“When Katie Met Cassidy” Is the Queer Romance We Deserve

In the interest of full disclosure, I have to start this with the admission that for a few years now, I’ve completely avoided media with LGBTQ characters.

They kept dying, or losing their partner to heterosexuality, or getting a terrible disease, or any other terrible, no-good, very-bad endings you could think of, and my little heart couldn’t take it anymore.

So when I picked up Camille Perri’s When Katie Met Cassidy, I put it right back down again and thought hard. Did I want to get emotionally invested in characters who are like me through and through? Or should I maintain a healthy distance, where it’s safe?

I picked it up again. And I’m so glad I did.

We meet Katie, a femme, introduced-as-straight lawyer in New York City who just got dumped by her fiancé, and then immediately we get to watch Katie meet Cassidy, a decidedly not-straight and masculine-of-center lawyer in New York City. The story follows both Katie and Cassidy as they try to figure out why the other one makes them feel the way they do, and what, if anything, they want to do about it.

No one dies, no one falls ill, no one has any sort of identity-based misfortune happen to them. Knowing this going into the book made it so much easier to fly through; it took me all of a few hours to read.

The plot is traditionally rom-com, with twists, meet cutes, will they won’t they, and holy smokes JUST KISS ALREADY, and if that’s all you need from a book, go for it, it definitely works on that level. But underneath, if you’re queer and feel like tapping into bigger feelings, is the sense familiarity, of knowing these characters before Perri even fully introduces them.

There are the main characters who we get to know as the chapters alternate between their perspectives, and there are Cassidy’s lesbian friends who harangue and love each other in equal measure at their favorite dive bar. Anyone with chosen family will recognize this immediately, the sense of community and fun and adventure and potential out there for LGBTQ people that we rarely get to see represented in media.

Perri, whose first novel, The Assistants, met critical praise, said When Katie Met Cassidy is the book she’s been meaning to write her whole life, but just now figured she had the skills to do it.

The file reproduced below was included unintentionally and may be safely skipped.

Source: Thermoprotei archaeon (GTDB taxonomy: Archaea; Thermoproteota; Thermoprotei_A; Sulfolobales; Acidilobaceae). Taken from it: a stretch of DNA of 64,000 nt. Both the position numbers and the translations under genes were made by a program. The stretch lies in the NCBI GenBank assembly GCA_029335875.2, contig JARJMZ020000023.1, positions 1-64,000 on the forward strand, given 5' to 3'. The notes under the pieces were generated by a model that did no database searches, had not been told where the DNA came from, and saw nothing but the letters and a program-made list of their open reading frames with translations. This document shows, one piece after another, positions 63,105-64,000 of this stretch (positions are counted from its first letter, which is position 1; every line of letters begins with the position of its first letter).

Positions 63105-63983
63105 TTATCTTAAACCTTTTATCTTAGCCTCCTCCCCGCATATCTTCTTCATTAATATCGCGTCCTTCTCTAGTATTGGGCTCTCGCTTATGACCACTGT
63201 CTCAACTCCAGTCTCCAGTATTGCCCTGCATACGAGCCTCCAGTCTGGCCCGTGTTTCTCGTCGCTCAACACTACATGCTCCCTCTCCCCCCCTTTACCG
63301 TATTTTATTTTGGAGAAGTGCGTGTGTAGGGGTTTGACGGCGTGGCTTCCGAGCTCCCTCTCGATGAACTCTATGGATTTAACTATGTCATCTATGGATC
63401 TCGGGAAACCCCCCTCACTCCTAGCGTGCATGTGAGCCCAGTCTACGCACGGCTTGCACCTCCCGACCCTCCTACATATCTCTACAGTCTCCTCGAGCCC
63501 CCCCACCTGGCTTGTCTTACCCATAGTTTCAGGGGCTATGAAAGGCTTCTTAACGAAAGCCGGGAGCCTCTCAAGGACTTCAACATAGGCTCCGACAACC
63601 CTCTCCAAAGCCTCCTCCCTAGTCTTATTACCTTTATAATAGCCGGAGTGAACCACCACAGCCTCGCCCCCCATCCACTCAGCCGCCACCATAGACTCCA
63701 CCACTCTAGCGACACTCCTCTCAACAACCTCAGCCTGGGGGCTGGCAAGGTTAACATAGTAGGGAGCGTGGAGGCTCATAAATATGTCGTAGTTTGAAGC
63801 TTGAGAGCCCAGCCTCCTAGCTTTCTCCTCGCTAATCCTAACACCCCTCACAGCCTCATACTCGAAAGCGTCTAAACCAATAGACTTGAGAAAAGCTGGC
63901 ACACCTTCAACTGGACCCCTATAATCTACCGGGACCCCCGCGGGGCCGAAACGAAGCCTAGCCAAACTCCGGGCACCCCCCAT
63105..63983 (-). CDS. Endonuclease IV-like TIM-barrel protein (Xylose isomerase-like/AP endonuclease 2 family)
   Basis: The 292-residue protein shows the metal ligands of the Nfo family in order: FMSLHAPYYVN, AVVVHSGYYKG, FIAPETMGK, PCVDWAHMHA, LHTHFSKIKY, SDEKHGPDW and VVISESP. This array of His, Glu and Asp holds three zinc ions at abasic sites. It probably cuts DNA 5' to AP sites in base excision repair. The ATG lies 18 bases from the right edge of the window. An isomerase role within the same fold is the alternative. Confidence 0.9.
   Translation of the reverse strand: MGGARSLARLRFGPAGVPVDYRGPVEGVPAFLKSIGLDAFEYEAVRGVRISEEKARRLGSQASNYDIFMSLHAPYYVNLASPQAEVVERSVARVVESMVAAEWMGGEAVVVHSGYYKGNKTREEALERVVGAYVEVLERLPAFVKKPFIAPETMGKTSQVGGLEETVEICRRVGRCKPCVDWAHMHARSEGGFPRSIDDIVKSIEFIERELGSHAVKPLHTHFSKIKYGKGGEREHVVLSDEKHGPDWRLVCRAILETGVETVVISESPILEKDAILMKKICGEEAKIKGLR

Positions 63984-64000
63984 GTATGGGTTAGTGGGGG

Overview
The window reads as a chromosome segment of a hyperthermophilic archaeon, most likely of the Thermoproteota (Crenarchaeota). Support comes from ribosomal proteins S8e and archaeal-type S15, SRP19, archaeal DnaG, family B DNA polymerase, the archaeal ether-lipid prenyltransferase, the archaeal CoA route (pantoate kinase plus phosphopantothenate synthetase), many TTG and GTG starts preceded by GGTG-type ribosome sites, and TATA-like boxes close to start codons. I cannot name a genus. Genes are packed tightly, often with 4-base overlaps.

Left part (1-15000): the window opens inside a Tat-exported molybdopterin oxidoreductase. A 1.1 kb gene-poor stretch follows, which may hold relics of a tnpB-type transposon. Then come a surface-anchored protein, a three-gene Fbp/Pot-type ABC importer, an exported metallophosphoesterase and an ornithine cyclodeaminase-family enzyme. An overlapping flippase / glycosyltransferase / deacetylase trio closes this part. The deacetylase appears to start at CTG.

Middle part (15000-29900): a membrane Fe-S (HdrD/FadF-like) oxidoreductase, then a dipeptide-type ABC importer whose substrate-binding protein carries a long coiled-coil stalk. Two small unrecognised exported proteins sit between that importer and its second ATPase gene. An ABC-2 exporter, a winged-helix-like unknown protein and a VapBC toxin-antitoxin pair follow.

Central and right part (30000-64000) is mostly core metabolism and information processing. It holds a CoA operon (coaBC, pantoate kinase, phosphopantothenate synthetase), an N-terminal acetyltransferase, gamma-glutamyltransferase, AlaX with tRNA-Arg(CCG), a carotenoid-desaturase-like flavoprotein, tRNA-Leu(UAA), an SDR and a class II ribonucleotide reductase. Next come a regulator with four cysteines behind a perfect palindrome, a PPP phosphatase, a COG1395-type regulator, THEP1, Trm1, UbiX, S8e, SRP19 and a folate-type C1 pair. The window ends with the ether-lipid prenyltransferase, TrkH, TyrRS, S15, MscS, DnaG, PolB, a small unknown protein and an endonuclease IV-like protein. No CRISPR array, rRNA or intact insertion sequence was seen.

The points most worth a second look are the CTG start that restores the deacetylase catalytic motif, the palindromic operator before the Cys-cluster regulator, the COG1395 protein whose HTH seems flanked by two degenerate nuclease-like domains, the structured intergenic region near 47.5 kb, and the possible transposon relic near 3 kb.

“I wanted to write a queer story that I hadn’t read or seen before,” Perri said in an interview with Autostraddle. “I think this was the story I’ve probably spent 15 or 16 years trying to write in various different forms.”

Queer romance books exist, she said, but they can be hard to find or access, or they’re published by small and niche presses that, while creating beautiful books and stories, have a limited reach. Perri’s book, on the other hand, will be published far and wide by G.P. Putnam and Sons, a Penguin Group imprint.

“There is something to be said for the reach that popular culture and mainstream media has on society in terms of really pushing the needle,” Perri said. “We are in an interesting time; this movie Love, Simon out right now, it’s the first time in a really long time that a major studio has taken a chance on a romantic comedy anchored by a gay character. It has a wide release, and it’s reaching people beyond the queer community.”

It’s a heavy and important mission for a book that still manages to be light, fun, funny, and sexy. Perri was also sure not to put labels on any of the characters, letting them explore gender and sexuality without the pressure of having to define it. Alternating the chapters between Katie and Cassidy also allows straight readers the chance to see how it could go when you suddenly realize something about yourself that perhaps you’ve never previously considered.

“A queer reader and a straight reader could read this book differently,” Perri said.

It was also important to showcase the characters’ community, Perri said, because unless a person is LGBTQ, they don’t usually get to see the fun, strong, and entirely human side of the story given that the stories have historically focused on tragedy. Instead of a warning about what could happen if you are gay, this is a celebration of what awaits if you are.

Reading When Katie Met Cassidy felt like closing a wound left open by other queer/same-sex romances that came before it. It was like if Kissing Jessica Stein ended with the two women who fell in love throughout the movie stayed together, or if Piper Perabo didn’t jump from that schoolhouse roof in Lost and Delirious and instead went and found herself another nice gal.

It’s heartwarming, funny, and Perri writes snappy dialogue that could’ve come from any lesbian bar I’ve ever been to. It’s an important book for many reasons, and I hope it is just the first of many from Perri and in this genre.

When Katie Met Cassidy is available June 19!

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Molly Priddy is a writer and editor in Northwest Montana. Follow her on Twitter: @mollypriddy

Molly has written 35 articles for us.